Initial reaction from Congress suggests a louder call may be coming for accountability for these crimes, for more rapid implementation of recent changes in prosecution oversight — and, perhaps, for enactment of new responses.

“The data shows a military in a crisis,” Sen. Kirsten Gillibrand, D-N.Y., who chairs the Senate Armed Services Personnel Subcommittee, said in a statement Thursday.

“When service members cannot trust their leaders to uphold the values of our military services it means we are failing,” Gillibrand said. “We are betraying the trust of service members and their families and failing the most heroic among us.”

Rep. Jackie Speier, D-Calif., who chairs the House Armed Services Subcommittee on Military Personnel, said in a statement she will call a hearing on the subject in the coming weeks.

“The watchful eye of Congress is needed to ensure that military leadership is held to account and any additional changes deemed necessary to address this national embarrassment and crisis are made,” said Speier, who is retiring after this session. “If we fail to do so, we risk further erosion of the confidence of our troops and further undermining of DoD’s struggling recruitment and retention efforts.”

A scourge surges

The question on the military’s survey changed slightly in 2021, compared to the one posed in fiscal 2018, and that might account for some of the increase in prevalence numbers, officials said. But they still surmise that a real surge of assaults probably took place.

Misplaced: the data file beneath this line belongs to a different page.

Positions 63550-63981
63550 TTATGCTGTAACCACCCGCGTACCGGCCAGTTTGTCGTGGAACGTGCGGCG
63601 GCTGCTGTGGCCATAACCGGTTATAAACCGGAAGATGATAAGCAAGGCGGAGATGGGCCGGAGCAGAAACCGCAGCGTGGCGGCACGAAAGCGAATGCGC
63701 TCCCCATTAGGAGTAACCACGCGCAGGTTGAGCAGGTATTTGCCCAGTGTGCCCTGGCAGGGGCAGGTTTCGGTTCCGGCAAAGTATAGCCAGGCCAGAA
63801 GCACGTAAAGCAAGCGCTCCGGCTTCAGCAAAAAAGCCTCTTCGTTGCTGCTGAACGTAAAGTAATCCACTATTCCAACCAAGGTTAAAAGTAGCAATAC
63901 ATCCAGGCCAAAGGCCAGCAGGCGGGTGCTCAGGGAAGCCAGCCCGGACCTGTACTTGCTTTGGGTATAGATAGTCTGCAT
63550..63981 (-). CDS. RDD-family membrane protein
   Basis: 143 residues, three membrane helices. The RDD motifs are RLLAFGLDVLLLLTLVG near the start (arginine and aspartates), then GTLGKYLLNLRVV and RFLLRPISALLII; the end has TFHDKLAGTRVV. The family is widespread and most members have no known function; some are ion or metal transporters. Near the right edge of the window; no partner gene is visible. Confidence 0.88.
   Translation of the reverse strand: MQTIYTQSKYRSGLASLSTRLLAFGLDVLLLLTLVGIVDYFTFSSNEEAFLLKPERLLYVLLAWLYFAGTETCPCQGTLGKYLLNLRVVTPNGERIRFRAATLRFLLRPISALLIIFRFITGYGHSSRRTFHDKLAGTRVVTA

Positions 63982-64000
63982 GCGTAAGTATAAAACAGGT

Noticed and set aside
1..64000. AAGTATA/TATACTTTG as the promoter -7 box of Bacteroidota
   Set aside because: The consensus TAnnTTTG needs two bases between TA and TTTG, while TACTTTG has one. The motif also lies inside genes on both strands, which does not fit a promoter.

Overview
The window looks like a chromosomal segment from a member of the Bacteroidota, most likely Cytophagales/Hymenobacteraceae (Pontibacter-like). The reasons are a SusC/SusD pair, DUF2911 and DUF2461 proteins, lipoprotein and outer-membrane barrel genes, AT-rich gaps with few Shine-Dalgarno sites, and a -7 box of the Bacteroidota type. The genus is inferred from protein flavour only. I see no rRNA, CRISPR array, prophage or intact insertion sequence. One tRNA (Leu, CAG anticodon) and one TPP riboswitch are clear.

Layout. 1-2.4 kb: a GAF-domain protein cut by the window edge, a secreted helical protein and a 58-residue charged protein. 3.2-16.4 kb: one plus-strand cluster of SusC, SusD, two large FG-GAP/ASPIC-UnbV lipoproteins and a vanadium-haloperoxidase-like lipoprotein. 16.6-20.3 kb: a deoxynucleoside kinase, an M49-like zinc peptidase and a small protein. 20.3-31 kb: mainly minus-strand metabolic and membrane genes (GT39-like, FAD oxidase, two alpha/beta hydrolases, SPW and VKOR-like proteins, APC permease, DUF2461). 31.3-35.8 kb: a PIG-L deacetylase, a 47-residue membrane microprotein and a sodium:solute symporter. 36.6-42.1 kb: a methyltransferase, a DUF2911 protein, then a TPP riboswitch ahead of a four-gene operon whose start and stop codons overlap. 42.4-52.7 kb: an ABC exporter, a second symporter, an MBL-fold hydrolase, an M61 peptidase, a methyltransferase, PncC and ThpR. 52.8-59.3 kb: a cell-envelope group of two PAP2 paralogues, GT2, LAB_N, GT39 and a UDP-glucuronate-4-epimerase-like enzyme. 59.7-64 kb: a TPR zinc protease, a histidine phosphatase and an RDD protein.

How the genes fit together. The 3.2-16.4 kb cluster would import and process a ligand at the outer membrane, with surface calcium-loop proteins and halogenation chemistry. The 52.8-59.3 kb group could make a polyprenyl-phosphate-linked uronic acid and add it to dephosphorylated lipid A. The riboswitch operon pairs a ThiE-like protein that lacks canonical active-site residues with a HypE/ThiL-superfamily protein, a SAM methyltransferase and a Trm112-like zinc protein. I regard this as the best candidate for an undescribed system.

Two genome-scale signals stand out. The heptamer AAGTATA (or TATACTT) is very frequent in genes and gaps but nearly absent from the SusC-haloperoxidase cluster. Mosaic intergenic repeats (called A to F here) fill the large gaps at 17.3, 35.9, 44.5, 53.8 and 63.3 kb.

In the reserves, the prevalence of assaults was not as high as in the active-duty services, but the rate still grew since 2018, officials said.

The fiscal 2021 survey of active-duty military personnel, conducted in the first three months of 2022, contained other alarming findings:

  • Fully 29 percent of active-duty women reported sexual harassment in the workplace. Among those women, 1 in 4 said they had been assaulted.
  • Only 1 in 5 assaults in the active-duty military were reported, down from 1 in 3 in 2018.
  • Trust in military leaders to accomplish three goals — protect victims’ privacy, ensure their safety and treat them with dignity and respect — plummeted. Compared to the 2018 survey, trust levels for each of those categories in the new survey dropped 20 percentage points or more among both women and men.